Truth be told, para 5 then specifies that, “In fact, she first sat at the Crewe County Court and in 2009 transferred to the Warrington County Court. In 2010, the Cheshire courts were transferred to the Northern Circuit and major cost cutting reforms were announced. In 2011, the Runcorn County Court was closed and the business transferred to Warrington, as were some tribunal sittings. The appellant raised a number of concerns relating to the cuts, in particular about the lack of appropriate and secure court room accommodation, the severely increased workload placed upon the district judges, and administrative failures. She raised these with the local leadership judges and senior managers in Her Majesty’s Courts and Tribunals service and eventually in a formal grievance.”
To be sure, it is then disclosed in para 6 that, “She claims that her complaints fell within the definition of “qualifying disclosures” under section 43B of the 1996 Act, in particular as tending to show a failure to comply with legal obligations that miscarriages of justice were likely, or that the health and safety of any individual had been, is being or is likely to be endangered. The disclosures were made to an employer or other responsible person within the meaning of section 43C of the 1996 Act and thus they were “protected discloures” within the meaning of section 43A.”
As things stand, para 7 then lays bare that, “Under section 47B(1) of the 1996 Act, a worker has the right “not to be subjected to any detriment by any act or any deliberate failure to act, by his employer done on the ground that the worker has made a protected disclosure”. The appellant claims that she was subjected to a number of detriments as a result of her complaints a significant delay in investigating her grievance; being seriously bullied, ignored and undermined by her fellow judges and court staff, being informed that her workload and concerns were simply a “personal working style choice”; and inadequate steps to support her in returning to work; she also claims that a severe degradation in her health, resulting in psychiatric injury and a disability under the Equality Act 2010, was such a detriment. The appellant was signed off work due to stress from the end of January 2013 but has recently returned.”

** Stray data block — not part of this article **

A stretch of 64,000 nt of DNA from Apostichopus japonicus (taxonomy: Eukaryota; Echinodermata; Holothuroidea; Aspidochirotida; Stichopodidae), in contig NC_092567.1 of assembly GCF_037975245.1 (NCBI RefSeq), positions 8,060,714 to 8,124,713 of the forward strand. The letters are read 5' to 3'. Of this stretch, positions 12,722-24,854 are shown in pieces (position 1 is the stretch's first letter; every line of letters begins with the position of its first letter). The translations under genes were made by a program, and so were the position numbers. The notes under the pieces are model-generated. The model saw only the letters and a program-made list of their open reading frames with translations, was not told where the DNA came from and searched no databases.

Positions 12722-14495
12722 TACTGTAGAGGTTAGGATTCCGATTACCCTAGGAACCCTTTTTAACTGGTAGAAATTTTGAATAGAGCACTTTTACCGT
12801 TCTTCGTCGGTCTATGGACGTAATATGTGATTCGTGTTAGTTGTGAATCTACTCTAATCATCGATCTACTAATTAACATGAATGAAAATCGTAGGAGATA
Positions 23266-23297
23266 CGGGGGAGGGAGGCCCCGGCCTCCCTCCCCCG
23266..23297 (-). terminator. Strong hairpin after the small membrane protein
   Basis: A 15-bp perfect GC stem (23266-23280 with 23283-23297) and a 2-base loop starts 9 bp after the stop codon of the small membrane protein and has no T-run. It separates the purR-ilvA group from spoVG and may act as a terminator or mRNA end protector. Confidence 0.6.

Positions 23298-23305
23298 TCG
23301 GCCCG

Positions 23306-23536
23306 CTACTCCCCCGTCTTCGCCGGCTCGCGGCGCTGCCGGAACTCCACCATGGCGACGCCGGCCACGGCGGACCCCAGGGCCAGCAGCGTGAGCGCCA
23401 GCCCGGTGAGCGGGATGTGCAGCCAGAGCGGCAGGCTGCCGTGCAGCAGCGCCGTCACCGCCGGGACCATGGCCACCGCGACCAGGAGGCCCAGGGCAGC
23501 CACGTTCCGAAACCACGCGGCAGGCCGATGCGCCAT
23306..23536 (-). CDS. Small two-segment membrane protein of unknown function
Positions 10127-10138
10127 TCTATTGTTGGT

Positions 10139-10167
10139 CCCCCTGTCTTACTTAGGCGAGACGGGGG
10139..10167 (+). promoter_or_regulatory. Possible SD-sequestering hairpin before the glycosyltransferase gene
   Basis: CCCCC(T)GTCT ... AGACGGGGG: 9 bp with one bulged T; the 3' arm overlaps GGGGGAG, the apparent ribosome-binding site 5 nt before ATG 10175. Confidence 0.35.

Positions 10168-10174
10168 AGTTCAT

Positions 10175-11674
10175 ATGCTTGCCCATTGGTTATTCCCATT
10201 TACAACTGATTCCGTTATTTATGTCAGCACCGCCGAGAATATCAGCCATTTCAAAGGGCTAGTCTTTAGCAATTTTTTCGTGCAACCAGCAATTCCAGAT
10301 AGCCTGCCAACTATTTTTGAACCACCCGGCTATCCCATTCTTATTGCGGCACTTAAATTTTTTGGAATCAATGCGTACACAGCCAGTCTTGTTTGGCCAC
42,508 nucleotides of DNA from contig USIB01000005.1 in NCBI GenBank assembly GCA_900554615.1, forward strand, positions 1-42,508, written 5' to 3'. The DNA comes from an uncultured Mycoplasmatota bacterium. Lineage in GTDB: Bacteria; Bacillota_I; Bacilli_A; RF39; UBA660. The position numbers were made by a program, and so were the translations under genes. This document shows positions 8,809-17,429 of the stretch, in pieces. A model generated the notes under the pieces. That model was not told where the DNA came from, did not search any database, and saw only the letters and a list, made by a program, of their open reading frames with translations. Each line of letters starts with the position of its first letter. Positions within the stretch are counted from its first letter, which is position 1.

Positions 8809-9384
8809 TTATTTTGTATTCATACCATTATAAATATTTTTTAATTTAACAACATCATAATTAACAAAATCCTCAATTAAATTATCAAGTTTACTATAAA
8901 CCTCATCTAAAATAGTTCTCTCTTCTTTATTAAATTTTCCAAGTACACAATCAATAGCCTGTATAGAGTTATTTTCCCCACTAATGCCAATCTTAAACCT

Importantly, it is then pointed out in para 8 that, “In February 2015 the appellant made a two-part claim in the Employment Tribunal. Both parts of her claim depended, upon her being a “worker” within the meaning of section 230(3) of the 1996 Act (or having the same protection as such a worker). One part of her claim was for disability discrimination under the Equality Act 2010, as a result of failure to make reasonable adjustments to cater for her disability. This claim is derived from European Union Law. It is therefore accepted that, as a result of the decision of this Court in O’ Brien v Ministry of Justice (formerly Department for Constitutional Affairs)  UKSC 6  1 WLR 522, in the light of the guidance given by the Court of Justice of the European Union in ((Case C-393 10)  ICR 955), a judge is a “worker” for the purpose of European Union law and national law has to be interpreted in conformity with that. That case concerned discrimination against part-time workers, but the same result was reached by the Court of Appeal for Northern Ireland in Perceval-Price v Development  IRLR 380, that tribunal judges were “workers” for the purpose of discrimination on grounds of sex. Hence the disability discrimination claim will continue in any event.”